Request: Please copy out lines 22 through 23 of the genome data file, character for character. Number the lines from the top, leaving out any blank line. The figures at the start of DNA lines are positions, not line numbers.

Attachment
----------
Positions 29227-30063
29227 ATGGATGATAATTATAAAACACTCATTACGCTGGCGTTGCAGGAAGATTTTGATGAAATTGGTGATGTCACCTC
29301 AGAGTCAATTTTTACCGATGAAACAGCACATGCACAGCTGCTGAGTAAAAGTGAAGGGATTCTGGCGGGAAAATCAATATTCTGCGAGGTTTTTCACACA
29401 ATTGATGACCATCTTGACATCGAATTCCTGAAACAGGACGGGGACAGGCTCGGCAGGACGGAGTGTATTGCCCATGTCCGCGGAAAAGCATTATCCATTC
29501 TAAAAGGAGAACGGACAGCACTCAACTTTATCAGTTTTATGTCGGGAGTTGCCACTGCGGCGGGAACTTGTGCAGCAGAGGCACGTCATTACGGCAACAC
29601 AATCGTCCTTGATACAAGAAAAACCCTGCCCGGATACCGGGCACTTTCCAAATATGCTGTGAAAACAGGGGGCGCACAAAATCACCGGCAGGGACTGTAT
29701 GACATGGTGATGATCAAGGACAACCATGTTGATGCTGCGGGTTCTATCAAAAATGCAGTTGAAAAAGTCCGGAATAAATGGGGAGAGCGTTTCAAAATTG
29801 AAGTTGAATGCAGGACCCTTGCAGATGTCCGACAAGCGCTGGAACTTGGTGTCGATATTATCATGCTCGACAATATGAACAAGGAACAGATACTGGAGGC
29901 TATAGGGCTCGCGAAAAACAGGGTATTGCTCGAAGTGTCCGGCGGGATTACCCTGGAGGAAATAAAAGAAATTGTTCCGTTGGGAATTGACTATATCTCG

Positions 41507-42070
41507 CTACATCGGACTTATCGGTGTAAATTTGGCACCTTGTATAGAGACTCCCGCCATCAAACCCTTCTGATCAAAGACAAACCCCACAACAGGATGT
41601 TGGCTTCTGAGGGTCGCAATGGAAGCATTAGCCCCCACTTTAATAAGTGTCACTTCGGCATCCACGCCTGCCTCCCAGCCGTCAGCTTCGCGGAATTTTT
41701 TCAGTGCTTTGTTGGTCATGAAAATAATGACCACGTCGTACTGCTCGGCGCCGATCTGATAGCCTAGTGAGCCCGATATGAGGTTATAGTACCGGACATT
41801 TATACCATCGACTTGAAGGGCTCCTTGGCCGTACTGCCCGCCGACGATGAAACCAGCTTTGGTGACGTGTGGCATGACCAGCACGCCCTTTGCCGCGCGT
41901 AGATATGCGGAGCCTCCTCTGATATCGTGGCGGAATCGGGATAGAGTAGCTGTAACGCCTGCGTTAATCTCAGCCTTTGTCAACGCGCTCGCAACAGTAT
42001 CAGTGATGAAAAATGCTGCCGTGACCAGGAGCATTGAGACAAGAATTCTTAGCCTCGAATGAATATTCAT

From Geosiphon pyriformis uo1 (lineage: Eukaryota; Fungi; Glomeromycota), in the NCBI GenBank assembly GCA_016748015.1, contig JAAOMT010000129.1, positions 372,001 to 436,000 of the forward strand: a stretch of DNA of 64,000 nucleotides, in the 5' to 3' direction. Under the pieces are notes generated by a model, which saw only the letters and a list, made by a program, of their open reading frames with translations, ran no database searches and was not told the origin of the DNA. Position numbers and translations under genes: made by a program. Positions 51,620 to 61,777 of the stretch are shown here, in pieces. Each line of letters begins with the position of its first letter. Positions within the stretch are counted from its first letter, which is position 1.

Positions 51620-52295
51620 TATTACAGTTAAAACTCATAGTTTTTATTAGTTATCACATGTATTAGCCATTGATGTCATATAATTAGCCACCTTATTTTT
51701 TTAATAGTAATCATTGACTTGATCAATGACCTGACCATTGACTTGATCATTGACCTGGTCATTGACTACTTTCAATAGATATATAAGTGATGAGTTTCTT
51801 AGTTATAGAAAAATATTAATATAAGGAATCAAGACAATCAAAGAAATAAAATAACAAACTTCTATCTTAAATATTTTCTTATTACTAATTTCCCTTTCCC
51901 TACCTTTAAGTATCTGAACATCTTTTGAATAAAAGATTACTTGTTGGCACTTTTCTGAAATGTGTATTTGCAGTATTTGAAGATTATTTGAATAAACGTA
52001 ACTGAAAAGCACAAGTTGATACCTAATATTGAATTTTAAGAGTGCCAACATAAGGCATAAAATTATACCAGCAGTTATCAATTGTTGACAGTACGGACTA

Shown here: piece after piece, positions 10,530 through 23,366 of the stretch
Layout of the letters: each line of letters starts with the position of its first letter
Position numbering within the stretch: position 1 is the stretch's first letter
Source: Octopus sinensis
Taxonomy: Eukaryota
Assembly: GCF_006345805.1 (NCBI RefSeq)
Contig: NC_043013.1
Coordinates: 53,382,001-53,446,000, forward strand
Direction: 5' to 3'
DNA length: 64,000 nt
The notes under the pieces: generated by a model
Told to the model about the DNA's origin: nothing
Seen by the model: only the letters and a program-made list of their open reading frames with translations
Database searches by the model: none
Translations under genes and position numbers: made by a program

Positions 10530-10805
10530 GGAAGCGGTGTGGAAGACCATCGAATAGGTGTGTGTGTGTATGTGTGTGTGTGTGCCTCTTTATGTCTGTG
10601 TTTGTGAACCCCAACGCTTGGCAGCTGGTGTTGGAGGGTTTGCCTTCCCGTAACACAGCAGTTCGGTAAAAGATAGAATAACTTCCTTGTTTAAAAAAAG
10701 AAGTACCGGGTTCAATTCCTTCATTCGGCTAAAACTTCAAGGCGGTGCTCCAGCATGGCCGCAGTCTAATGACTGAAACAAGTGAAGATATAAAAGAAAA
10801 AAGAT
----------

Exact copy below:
51901 TACCTTTAAGTATCTGAACATCTTTTGAATAAAAGATTACTTGTTGGCACTTTTCTGAAATGTGTATTTGCAGTATTTGAAGATTATTTGAATAAACGTA
52001 ACTGAAAAGCACAAGTTGATACCTAATATTGAATTTTAAGAGTGCCAACATAAGGCATAAAATTATACCAGCAGTTATCAATTGTTGACAGTACGGACTA